MAC: Mines and Communities

Coal Said to be Top Enemy in Fighting Global Warming

Published by MAC on 2006-09-29

Coal Said to be Top Enemy in Fighting Global Warming

by PlanetArk, Norway

29th September 2006

OSLO - Cheap coal will be the main enemy in a fight against global warming in the 21st century because high oil prices are likely to encourage a shift to coal before wind or solar power, a top economist said on Thursday.

Coal emits far more greenhouse gases, blamed by most scientists for a rise in world temperatures, per unit of energy when burnt in power plants or factories than oil or natural gas.

"The most important environmental problem in the 21st century is coal, or you could say coal is the most important enemy," Ottmar Edenhofer, chief economist at the Potsdam Institute for Climate Impact Research in Germany, told Reuters.

"Coal is cheap, it is plentiful and it is quite evenly distributed over the entire planet," he said, noting that oil was more concentrated in a few regions such as the Middle East.

Many countries, led by the United States, are trying to create "clean coal" technologies to strip heat-trapping gases from the exhausts of power plants or factories. The gases could then be buried below ground.

"Coal plays an important geopolitical role, and for the next 300 years it will be plentiful," he said. With oil prices above about US$50-US$60 a barrel "then it is competitive to go from liquids to coal".

Electricity can be generated more cheaply and easily from coal than from renewable energy sources.

Without restraints on greenhouse gases from coal "the next substitution process is not from oil to wind power, or to solar power or to biomass," he said. "The next step would be liquids to coal," he said.

Switching to coal would be less attractive if there were a global penalty for emitting carbon dioxide, the main greenhouse gas, he said.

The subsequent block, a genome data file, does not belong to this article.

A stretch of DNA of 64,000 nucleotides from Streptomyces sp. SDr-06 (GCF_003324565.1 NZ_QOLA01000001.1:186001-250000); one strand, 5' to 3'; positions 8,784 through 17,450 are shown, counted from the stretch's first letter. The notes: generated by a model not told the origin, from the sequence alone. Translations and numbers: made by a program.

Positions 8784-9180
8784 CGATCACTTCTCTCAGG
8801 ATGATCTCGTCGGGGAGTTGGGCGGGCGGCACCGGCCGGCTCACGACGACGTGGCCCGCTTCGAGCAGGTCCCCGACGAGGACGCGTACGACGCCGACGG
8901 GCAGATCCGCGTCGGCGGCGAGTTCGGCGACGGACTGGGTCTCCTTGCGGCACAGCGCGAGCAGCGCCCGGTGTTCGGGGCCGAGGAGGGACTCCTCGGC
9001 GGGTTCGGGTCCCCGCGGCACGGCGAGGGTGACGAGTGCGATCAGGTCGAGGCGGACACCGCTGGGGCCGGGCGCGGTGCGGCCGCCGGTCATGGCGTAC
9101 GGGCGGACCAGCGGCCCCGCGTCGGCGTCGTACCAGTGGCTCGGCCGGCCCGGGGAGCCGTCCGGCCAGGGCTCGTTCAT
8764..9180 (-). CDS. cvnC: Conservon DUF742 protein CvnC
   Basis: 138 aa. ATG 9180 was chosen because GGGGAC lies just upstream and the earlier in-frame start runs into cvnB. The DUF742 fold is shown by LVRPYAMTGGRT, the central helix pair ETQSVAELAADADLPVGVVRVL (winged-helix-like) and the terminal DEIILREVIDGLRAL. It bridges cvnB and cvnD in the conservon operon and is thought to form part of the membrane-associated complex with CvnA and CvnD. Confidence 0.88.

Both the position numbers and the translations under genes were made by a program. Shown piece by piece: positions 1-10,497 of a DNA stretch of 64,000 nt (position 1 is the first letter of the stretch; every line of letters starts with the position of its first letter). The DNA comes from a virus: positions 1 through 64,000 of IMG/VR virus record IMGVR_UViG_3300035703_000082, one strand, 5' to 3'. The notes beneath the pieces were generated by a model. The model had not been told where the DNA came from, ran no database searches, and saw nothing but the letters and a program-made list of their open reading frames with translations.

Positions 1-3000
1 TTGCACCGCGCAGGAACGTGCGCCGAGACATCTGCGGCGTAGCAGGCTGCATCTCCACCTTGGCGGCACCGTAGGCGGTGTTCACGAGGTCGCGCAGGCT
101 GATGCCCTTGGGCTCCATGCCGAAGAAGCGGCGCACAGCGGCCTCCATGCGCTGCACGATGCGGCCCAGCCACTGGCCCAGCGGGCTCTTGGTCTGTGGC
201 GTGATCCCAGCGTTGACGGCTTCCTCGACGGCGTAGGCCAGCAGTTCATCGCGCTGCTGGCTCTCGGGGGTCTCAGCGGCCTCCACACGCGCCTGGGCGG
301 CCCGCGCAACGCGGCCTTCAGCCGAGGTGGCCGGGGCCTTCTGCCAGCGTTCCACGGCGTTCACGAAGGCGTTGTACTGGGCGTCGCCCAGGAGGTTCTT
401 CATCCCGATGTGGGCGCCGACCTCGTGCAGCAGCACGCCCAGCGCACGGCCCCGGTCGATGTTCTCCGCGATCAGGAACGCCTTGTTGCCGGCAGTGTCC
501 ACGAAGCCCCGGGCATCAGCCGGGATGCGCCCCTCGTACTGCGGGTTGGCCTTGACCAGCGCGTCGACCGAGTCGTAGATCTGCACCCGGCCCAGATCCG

Countries bound by the UN's Kyoto Protocol have agreed to cut greenhouse gas emissions by 5.2 percent below 1990 levels by 2008-12. The European Union has set up a system for trading carbon dioxide from industry in a bid to cut emissions.

In the European market for carbon dioxide, prices for CO2 emissions are around 12.6 euros (US$16.02) per tonne. Burning a tonne of coal typically releases more than 3 tonnes of carbon dioxide to the atmosphere.

The scientific panel that advises the United Nations says that rising temperatures are likely to disrupt the climate and trigger ever more floods, heatwaves, erosion and drive up world sea levels by 9-88 cm (3.5-34.6 inches) by 2100.

Coal represented 25.1 percent of total world energy supply in 2004, little changed from 24.8 percent in 1973, according to the International Energy Agency which advises governments in rich nations.

It forecasts that coal's share of rising energy use will dip to 23.1 percent in 2010 and to 22.9 percent by 2030. President George W. Bush pulled out of Kyoto in 2001, arguing that it would cost US jobs and unfairly left out developing nations from the first set of targets for 2012.

Story by Alister Doyle, Environment Correspondent


Home | About Us | Companies | Countries | Minerals | Contact Us
© Mines and Communities 2013. Web site by Zippy Info